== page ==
66 See id.; NAB NPRM Reply at 16.
67 See, e.g., Stephen Diaz Gavin, Esq., Letter, 25 FCC Rcd 1851, 1857-58 (Med. Bur. 2010); Advanced Television
Systems and their Impact Upon the Existing Television Broadcast Service
, MB Docket No. 87-268, Seventh Report
and Order and Eighth Further Notice of Proposed Rulemaking, 22 FCC Rcd 15581 (2007) (discussion of “DTV
Power” in DTV Table Appendix B treats the Grade B and NLSC contours as comparable by using the Grade B
contour for stations that did not have a DTV channel); Implementation of the Satellite Home Viewer Extension and
Reauthorization Act of 2004
, MB Docket No. 05-49, Report and Order, 20 FCC Rcd 17278, 17292, ¶ 31 (2005);
Second Periodic Review of the Commission’s Rules and Policies Affecting the Conversion to Digital Television, MB
Docket No. 03-15, Report and Order, 19 FCC Rcd 18279, 18311, ¶ 72 (2004); Review of the Commission’s Rules
and Policies Affecting the Conversion to Digital Television
, MM Docket No. 00-39, Report and Order and Further
Notice of Proposed Rulemaking, 16 FCC Rcd 5946, 5956, ¶ 22 (2001). By contrast, there is no digital counterpart
(continued….)
13

Federal Communications Commission

FCC 14-28

would accurately reflect current digital service areas while avoiding any potential disruptive impact, and
we believe that approach is reasonable. In addition, consistent with previous Commission decisions, we
tentatively find that retaining a contour-based approach would serve the public interest by promoting local
television service in rural areas.68 In particular such an approach would continue to allow station owners
in rural areas to build or purchase an additional station in remote portions of the DMA, so long as there is
no digital NLSC overlap.69 It is important that our local television ownership rule take into account the
current digital service area of a station. We confirm that the digital NLSC is an accurate measure of a
station’s current service area and thus would be an appropriate standard. Thus, under the modified rule
we propose today, we would continue to define the geographic dimensions of the local television market
by reference to DMAs, but we would replace the analog Grade B contour with the digital NLSC, such that
within a DMA an entity could own or operate two stations in a market if the digital NLSCs of those
stations did not overlap.70 To the extent that the digital NLSC of two stations in the same DMA
overlapped, then the stations serve the same area, even if there was no analog Grade B contour overlap
prior to the digital transition, and in that case the combination would be permitted only if it satisfied the
top-four prohibition and the eight-voices test.
29.
The NPRM described the potential benefits of a DMA-based approach, including
correlation with DMA-wide carriage of broadcast signals pursuant to mandatory carriage requirements
and benefits similar to those realized by the geographic market definition in the radio rule. For the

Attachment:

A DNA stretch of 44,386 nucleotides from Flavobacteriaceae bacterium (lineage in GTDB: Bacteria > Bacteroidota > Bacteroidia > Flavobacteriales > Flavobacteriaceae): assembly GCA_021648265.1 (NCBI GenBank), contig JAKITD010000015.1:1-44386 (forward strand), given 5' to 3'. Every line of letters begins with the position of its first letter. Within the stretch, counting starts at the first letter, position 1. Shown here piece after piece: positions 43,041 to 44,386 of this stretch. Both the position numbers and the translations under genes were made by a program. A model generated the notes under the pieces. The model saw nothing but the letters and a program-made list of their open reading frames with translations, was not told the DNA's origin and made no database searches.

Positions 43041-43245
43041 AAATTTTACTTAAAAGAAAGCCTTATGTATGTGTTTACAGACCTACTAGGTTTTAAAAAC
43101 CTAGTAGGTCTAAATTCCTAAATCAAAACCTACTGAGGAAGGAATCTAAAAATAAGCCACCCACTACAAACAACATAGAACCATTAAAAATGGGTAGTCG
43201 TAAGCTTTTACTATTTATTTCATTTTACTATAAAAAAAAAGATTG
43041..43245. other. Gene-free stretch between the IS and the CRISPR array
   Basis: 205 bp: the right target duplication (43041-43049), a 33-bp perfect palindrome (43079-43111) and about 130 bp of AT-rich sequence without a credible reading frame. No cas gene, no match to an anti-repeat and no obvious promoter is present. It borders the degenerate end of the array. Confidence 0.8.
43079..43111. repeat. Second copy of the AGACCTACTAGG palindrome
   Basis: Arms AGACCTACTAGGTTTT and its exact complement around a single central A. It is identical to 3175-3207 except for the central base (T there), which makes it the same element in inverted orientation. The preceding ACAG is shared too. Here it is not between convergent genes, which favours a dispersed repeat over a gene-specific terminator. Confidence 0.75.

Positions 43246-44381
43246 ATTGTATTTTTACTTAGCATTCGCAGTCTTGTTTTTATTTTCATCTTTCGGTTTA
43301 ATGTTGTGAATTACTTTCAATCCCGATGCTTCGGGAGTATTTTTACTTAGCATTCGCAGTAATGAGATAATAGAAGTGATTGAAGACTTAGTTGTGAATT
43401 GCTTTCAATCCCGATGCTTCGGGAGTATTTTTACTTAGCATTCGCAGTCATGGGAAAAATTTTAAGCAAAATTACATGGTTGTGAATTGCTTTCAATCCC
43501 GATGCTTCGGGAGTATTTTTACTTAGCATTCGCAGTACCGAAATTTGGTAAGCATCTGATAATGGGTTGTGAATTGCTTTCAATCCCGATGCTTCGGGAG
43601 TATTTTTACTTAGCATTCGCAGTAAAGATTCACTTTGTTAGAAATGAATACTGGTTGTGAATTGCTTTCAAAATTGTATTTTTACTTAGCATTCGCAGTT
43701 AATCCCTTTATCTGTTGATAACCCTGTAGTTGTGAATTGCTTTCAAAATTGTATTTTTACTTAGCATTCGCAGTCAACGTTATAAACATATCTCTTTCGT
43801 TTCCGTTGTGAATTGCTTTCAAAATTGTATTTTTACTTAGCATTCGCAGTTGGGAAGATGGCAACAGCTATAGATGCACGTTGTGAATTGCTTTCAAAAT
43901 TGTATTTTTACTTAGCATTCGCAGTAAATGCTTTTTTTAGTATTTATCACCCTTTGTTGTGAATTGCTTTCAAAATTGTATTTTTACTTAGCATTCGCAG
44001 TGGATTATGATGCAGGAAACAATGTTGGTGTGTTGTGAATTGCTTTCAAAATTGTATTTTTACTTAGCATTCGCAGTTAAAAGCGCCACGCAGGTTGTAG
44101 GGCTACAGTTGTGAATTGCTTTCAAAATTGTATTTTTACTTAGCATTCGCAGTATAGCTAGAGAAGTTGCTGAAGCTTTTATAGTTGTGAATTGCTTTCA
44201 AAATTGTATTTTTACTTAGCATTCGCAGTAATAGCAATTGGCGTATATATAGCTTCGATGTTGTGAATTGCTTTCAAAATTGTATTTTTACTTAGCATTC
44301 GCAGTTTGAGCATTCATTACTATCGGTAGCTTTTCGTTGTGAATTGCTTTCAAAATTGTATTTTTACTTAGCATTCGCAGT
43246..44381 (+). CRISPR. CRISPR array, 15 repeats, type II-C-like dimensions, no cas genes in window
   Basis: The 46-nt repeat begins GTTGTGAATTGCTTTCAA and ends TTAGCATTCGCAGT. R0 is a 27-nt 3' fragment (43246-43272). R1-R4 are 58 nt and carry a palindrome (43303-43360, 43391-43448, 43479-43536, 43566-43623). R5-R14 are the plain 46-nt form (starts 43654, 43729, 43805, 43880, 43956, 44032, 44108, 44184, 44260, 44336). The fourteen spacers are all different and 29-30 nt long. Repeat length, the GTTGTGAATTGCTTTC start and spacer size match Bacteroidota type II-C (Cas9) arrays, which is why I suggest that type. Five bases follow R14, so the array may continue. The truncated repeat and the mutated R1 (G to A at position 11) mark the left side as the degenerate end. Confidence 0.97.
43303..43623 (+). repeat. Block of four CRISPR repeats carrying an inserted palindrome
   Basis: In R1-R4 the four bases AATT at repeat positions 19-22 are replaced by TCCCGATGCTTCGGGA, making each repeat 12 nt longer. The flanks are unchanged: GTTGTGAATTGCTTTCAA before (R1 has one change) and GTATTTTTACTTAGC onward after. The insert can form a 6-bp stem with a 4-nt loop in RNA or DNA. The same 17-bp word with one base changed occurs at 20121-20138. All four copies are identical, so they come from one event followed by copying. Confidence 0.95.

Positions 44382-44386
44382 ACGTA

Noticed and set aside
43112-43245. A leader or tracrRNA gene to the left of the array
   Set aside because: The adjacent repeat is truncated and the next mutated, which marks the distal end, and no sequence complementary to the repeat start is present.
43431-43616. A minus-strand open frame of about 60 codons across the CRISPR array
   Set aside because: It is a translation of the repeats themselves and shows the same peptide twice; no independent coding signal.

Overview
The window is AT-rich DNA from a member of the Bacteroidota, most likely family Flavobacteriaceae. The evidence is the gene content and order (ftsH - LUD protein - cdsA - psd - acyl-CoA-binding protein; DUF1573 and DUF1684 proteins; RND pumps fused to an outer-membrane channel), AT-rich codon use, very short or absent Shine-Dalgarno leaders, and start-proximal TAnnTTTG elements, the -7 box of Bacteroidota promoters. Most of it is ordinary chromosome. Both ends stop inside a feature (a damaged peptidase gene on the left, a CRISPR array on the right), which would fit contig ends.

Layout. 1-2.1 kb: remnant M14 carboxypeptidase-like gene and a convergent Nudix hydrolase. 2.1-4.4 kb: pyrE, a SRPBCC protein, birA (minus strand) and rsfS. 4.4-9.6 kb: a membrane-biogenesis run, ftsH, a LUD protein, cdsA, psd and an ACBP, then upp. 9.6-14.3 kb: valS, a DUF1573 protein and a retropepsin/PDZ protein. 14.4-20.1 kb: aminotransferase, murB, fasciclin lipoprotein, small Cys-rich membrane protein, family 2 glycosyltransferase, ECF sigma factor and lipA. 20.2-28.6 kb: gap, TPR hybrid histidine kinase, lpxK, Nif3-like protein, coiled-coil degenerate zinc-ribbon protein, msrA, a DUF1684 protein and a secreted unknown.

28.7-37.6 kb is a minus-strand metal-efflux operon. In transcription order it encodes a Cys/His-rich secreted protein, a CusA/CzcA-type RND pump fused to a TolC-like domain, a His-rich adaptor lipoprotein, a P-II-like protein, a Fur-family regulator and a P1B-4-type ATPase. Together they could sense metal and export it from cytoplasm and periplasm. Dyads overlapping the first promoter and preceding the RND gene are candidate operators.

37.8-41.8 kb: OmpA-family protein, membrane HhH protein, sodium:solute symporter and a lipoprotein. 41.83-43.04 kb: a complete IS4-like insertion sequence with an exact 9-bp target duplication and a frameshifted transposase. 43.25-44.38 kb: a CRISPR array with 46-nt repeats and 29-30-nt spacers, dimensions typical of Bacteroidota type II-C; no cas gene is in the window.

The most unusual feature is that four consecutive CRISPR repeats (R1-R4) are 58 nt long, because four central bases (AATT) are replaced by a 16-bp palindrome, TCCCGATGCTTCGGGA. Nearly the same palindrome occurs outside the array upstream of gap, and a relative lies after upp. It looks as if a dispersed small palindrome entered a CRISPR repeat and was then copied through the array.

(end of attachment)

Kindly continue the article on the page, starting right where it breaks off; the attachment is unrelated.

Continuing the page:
reasons discussed above, however, that approach could have a negative impact in certain DMAs. We
seek comment on our tentative conclusion that the alternative approach we propose in this FNPRM would
avert the negative impact of the DMA-based approach, accurately reflect current digital service areas, and
appropriately balance our public interest goals.
30.
Grandfathering. We tentatively affirm the NPRM’s proposal to grandfather existing
ownership combinations that would exceed the numerical limits under the revised contour approach,
though we tentatively find that the sale of such combinations must comply with the local television
(Continued from previous page)
to a station's analog city grade contour. Accordingly, consistent with case law developed after the digital transition,
we would continue to evaluate all future requests for new or continued satellite status on an ad hoc basis. See, e.g.,
HBK NV LLC, Memorandum Opinion and Order, 25 FCC Rcd 2354 (Med. Bur. 2010); see also Television Satellite
Stations Review of Policies and Rules
, MM Docket No. 87-8, Report and Order, 6 FCC Rcd 4212, 4215 (1991)
(subsequent history omitted).
68 See Review of the Commission’s Regulations Governing Television Broadcasting, MM Docket No. 91-221,
Report and Order, 14 FCC Rcd 12903, 12928-29, ¶¶ 51-53 (1999) (“1999 Ownership Order”); 2006 Quadrennial
Review Order
, 23 FCC Rcd at 2067-68, ¶ 104. In the 2002 Biennial Review Order, in which the local television
ownership rule was relaxed, the Commission eliminated the contour overlap provision. 18 FCC Rcd at 13691-92,
¶¶ 185-87. However, in recognition of the unique circumstances involving stations without Grade B contour
overlap, the Commission adopted waiver criteria that would permit common ownership if the applicant could
demonstrate “that the stations have no Grade B overlap and that the stations are not carried by any MVPD to the
same geographic area.” Id. at 13692, ¶ 187. The revised rule adopted in the 2002 Biennial Review Order was
overturned on appeal. Prometheus I, 373 F.3d at 474-77. We believe our proposal to adopt the digital NLSC
standard is in the public interest and is supported by the record, and we decline to propose alternate possible
solutions, such as waiver criteria similar to those adopted in the 2002 Biennial Review Order. However, we invite
commenters to propose alternate solutions if they object to our approach.
69 See 2006 Quadrennial Review Order, 23 FCC Rcd at 2068, ¶ 104.
70 The Commission previously determined that the DMA is the most appropriate definition of the geographic
dimensions of the local television market, and we do not intend to disturb that finding. 1999 Ownership Order, 14